mardi 1 novembre 2011
The Islamists were there to win, the Progressives wanted to be right
Tunisia’s first free election is now history and as expected, the Islamic party Ennadha has come away victorious. No matter what their critics may say, we must acknowledge the extraordinary work done by the party. No doubt, they served a real political lesson to their opponents.
Among all the candidates and parties at the elections, Ennadha was by far the better prepared. Their militants were very active on the field during the campaign and their leader, Rached Ghannouchi, as well as their head of list candidates, delivered excellent performance at the interviews and debates in which they participated. Furthermore, they were one of the only parties who had press liaisons capable of communicating in English with foreign media.
In short, all these elements contributed to the success of Ennahda as the party managed to win 90 of the 217 seats (41.47%) of the Constituent Assembly, far ahead of its nearest rival, the Congress for the Republic, who amassed 30 seats.
There is however another element that largely favored Ennadha in the election of October 23rd. Unlike its opponents, the party was able to gather almost all the Islamic forces in its ranks and present a common front to the electorate.
Instead of opting for a similar strategy, most progressive parties and independent candidates chose to remain alone. Even though they obtained about 50% of the votes, they are now more than 27 different political formations to share the seats! Worse, the five largest progressive parties were not even able to match Ennahda’s results and only obtained 35.47% of the ballots. This effectively renders a majority coalition between them virtually impossible.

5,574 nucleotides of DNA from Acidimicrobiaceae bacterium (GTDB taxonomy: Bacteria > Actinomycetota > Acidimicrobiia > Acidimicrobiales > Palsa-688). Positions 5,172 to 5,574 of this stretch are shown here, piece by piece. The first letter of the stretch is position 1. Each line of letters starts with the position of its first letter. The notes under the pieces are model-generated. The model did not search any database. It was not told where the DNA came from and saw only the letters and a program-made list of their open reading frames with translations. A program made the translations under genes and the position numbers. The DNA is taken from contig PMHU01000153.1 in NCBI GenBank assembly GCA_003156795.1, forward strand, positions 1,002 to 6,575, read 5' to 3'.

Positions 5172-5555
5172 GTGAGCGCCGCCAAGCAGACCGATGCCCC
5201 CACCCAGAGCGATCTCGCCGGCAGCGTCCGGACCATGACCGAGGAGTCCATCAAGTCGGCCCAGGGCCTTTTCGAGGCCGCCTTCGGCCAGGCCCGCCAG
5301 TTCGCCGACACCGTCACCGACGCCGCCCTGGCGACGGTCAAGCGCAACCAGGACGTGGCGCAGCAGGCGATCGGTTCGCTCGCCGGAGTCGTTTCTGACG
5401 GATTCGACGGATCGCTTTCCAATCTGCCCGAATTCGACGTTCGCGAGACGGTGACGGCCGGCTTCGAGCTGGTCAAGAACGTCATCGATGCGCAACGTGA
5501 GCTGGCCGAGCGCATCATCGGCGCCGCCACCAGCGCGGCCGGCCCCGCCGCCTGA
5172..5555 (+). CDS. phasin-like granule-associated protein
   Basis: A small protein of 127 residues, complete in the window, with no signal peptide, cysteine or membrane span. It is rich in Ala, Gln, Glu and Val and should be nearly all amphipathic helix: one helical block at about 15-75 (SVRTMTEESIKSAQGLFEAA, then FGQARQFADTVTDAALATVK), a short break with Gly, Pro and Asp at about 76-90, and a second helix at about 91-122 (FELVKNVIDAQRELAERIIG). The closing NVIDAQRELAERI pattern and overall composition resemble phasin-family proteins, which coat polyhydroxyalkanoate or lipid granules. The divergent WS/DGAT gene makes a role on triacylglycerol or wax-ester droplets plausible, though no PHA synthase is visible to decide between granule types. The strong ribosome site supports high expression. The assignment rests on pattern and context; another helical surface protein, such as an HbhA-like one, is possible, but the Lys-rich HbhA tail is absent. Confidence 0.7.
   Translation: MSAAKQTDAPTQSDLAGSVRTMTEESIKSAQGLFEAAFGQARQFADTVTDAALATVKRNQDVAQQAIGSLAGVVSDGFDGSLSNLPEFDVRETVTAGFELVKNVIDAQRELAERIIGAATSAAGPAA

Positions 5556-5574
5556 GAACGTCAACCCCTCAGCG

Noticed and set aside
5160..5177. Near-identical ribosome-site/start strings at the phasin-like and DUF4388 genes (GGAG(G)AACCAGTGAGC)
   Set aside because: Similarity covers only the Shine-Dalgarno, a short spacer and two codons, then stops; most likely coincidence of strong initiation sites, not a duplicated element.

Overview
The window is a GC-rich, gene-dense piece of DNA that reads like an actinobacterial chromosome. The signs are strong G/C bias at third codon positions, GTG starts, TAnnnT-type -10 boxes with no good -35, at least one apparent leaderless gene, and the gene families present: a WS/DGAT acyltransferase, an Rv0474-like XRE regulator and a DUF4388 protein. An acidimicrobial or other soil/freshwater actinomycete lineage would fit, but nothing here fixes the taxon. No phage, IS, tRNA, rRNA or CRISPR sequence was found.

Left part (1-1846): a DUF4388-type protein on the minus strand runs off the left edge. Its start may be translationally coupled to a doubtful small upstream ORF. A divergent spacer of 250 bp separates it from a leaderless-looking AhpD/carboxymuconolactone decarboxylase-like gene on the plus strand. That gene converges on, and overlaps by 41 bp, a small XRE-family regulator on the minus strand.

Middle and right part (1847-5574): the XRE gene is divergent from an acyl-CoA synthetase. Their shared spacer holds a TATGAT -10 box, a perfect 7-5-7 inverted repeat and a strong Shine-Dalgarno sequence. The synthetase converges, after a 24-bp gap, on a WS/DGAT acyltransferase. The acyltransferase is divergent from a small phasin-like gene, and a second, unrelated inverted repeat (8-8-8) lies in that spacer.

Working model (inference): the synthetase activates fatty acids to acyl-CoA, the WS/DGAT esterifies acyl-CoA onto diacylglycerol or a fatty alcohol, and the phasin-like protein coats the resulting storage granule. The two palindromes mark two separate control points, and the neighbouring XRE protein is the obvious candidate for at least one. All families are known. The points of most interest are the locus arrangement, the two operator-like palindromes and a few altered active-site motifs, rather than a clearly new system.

Thus, almost 60% of Tunisians voted against Ennahda, but the Islamic party is still the one who will have the most power at the Assembly. Given this situation, the Progressives have no one but themselves to blame. Indeed, whether they want to admit it or not, their strife is largely the cause of Ennadha’s current success. Also, the few slight differences in their programs mixed up electors and diluted the vote. Some of the candidates of the five largest progressive parties even had a difficult time pointing out what distinguished them from their opponents when asked by the media.
Such a situation is not exclusive to Tunisia. Just think about Canada’s general election on May 2nd where the conservatives managed to unite right-wing electors and win a majority with 39.6% of the vote, finishing ahead of the Liberals and the NDP who had collected respectively 30.6% and 18.9%.
The same scenario occurred in Montreal’s municipal elections in 2009 when Gerald Tremblay’s Union Montreal party won a third term despite a difficult campaign in which numerous scandals associated with his administration were reported in the media. The main opposition parties, Vision Montreal and Projet Montreal, had refused to ally themselves before the election, leaving the field open for another victory of Mr. Tremblay with only 37.9% of votes. The two parties had gathered a combined 58.18%.
With that said, the next election in Tunisia should take place in a year or so, giving the government enough time to write the new constitution. The parties are already on a tight schedule and probably won’t have that much time to attract voters and change the perceptions they have towards them. Unless they make terrible blunders, Ennadha should be able to retain their electoral base as the actual conditions are favorable to them – besides the constitution, very few major projects are likely to emerge before the next vote.
The progressive parties will therefore have much to do until the next time Tunisians visit the polls again. By then, they will also have to ask themselves a fundamental question : do we prefer another Ennahda victory or are we willing to compromise to form a coalition against them?
To not consider this option would be ignoring the reality of the situation for progressive parties. They have recently taken a beating from the Islamists, and unless they adapt their strategy, there is no indication that they will not endure an equally brutal defeat come next year.